Portugal’s State of Calamity continues today with the Council of Ministers deciding new restrictions, battening municipalities down, locking millions of citizens into the Greater Lisbon area for another scorcher of a weekend and generally sending out the message that we are a long way from any kind of ‘good situation’.
First to the basics: Portugal is well within the red zone of the (much-criticised) risk matrix, therefore no further easing of restrictions can be implemented.
Instead, restrictions are being re-applied.
In the case of Lisbon this weekend, the only (official) way of getting out is with a negative test or Covid Digital Certificate (proving the carrier is either fully vaccinated or non-infectious).
Lisbon, Albufeira and Sesimbra are all being ‘forced backwards’ in terms of deconfinement, meaning restaurants, cafés etc are plunged back into the weekend strife of having to close early (though this time, they are allowed to operate for lunches at least: closing time is 3.30pm, not 1pm as happened in the earlier stages of the pandemic).
Restaurants, cafés and other such establishments are allowed to run till 10.30pm during the week. But shopping malls will continue with restrictions on their operating hours, having to close by 7pm at weekends, 9pm during the week.
25 other municipalities are also having operating hours affected, but not at weekends. In other words, restaurants, cafés etc can operate seven days a week until 10.30pm. If transmission doesn’t improve, however, these municipalities (see below) could face even further measures at a later date.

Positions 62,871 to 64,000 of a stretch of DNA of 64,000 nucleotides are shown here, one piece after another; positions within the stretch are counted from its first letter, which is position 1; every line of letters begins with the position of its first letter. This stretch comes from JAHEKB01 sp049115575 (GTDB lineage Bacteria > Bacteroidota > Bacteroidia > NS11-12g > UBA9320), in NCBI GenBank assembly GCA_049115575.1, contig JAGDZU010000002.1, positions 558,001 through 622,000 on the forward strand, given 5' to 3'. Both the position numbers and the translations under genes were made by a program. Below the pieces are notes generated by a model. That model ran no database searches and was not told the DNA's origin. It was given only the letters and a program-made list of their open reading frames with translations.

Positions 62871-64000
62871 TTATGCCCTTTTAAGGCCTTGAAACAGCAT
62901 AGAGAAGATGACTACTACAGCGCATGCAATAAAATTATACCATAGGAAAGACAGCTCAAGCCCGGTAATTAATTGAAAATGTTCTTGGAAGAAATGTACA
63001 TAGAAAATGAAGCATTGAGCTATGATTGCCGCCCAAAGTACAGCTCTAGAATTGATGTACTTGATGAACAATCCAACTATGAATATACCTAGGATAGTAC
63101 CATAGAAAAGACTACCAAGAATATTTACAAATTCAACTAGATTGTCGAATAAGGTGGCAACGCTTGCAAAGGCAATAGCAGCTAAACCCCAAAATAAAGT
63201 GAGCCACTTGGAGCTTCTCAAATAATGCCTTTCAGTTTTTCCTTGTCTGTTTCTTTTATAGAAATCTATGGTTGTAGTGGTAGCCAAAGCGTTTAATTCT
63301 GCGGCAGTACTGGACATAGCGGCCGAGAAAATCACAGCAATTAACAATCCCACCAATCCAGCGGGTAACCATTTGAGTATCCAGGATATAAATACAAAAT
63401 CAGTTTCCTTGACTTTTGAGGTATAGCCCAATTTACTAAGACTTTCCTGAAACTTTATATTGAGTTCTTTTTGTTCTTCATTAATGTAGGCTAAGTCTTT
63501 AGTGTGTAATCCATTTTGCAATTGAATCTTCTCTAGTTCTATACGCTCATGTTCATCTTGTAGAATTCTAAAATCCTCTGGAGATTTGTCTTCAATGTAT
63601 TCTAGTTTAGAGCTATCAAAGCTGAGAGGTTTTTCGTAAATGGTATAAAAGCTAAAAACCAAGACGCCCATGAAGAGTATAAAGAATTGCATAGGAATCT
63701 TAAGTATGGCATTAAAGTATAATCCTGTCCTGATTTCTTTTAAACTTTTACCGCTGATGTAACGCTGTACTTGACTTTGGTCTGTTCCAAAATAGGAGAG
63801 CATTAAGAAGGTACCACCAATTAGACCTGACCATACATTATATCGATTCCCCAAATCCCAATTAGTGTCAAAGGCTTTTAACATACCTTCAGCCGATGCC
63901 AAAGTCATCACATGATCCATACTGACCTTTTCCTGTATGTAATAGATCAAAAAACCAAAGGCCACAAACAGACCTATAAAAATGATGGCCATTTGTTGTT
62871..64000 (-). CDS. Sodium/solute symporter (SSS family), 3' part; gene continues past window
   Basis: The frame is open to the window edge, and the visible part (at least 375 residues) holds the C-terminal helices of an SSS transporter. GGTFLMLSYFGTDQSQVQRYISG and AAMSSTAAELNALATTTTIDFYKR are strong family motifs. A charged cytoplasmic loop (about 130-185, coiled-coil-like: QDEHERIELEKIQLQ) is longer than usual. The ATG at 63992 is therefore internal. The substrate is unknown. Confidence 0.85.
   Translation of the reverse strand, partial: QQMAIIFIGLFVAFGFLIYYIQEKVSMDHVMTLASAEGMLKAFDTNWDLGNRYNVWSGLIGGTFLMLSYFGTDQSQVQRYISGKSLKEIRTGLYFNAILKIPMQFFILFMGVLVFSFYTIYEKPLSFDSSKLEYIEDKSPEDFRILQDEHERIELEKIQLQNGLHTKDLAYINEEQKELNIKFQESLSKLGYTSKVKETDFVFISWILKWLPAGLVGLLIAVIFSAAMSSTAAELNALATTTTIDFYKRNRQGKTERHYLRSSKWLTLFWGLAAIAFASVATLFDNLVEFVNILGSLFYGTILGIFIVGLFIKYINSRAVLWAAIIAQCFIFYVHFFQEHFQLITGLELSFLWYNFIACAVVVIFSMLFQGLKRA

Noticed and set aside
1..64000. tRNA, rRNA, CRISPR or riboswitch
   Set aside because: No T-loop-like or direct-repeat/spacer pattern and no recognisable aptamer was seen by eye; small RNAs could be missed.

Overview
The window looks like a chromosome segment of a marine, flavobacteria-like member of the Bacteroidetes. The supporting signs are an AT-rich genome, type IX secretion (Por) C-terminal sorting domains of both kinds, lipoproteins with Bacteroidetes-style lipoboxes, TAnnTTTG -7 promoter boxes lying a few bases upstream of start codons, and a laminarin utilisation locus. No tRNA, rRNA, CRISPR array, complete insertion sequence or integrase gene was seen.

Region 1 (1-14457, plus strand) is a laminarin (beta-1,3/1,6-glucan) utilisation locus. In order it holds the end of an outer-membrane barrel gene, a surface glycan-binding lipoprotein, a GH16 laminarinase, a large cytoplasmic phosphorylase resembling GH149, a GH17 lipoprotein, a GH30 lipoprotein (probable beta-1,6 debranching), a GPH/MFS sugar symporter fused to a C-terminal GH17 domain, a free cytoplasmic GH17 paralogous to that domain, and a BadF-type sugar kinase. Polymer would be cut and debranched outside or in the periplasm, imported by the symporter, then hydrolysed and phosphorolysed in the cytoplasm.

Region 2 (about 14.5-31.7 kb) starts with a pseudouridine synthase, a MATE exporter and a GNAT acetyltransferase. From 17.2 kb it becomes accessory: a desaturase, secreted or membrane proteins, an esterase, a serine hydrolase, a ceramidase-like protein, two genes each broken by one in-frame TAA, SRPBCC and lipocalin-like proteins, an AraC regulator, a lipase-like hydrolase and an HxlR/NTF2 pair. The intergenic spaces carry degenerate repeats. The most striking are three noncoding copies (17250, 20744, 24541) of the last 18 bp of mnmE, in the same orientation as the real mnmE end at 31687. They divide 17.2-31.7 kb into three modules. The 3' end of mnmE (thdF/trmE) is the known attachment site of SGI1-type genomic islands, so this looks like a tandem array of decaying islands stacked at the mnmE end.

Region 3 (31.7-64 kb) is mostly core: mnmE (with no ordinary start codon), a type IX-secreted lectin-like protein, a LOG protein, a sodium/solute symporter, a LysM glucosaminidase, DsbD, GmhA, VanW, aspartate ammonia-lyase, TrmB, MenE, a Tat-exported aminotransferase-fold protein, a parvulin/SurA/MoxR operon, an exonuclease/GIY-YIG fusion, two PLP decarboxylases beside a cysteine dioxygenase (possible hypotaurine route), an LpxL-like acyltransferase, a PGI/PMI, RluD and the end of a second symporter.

They are: Alcochete, Almada, Amadora, Arruda dos Vinhos, Barreiro, Braga, Cascais, Grândola, Lagos, Loulé, Loures, Mafra, Moita, Montijo, Odemira, Odivelas, Oeiras, Palmela, Sardoal, Seixal, Setúbal, Sines, Sintra, Sobral de Monte Agraço and Vila Franca de Xira.
With three of the municipalities in the Algarve, minister for the presidency Mariana Vieira da Silva stressed the Algarve is one of three areas showing “greater risk” at the moment – the other two being Lisbon/ Vale do Tejo and the Alentejo.
19 municipalities are on alert – again a number of them are in the Algarve. These are: Alenquer, Avis, Castelo de Vide, Castro Daire, Chamusca, Constância, Faro, Lagoa, Mira, Olhão, Paredes de Coura, Portimão, Porto, Rio Maior, Santarém, São Brás de Alportel, Silves, Sousel and Torres Vedras.
Alert in this case simply means ‘if the situation doesn’t improve’ these areas could face ‘being forced backwards’ regarding relative freedoms won this far.
The result of these changes mean sporting activities, and indeed commercial hours, are now all working at different rhythms depending on what area of the country one may be in.
Ms Vieira da Silva confirmed that government support measures ‘will be extended’, and remote working from home for workers is to return to being obligatory ‘in some municipalities’ (actually, 28. These have been named as: Alcochete, Almada, Amadora, Arruda dos Vinhos, Barreiro, Braga, Cascais, Grândola, Lagos, Loulé, Loures, Mafra, Moita, Montijo, Odemira, Odivelas, Oeiras, Seixal, Setúbal, Palmela, Sardoal, Sines, Sintra, Sobral de Monte Agraço and Vila Franca de Xira, along with Lisbon, Albufeira and Sesimbra).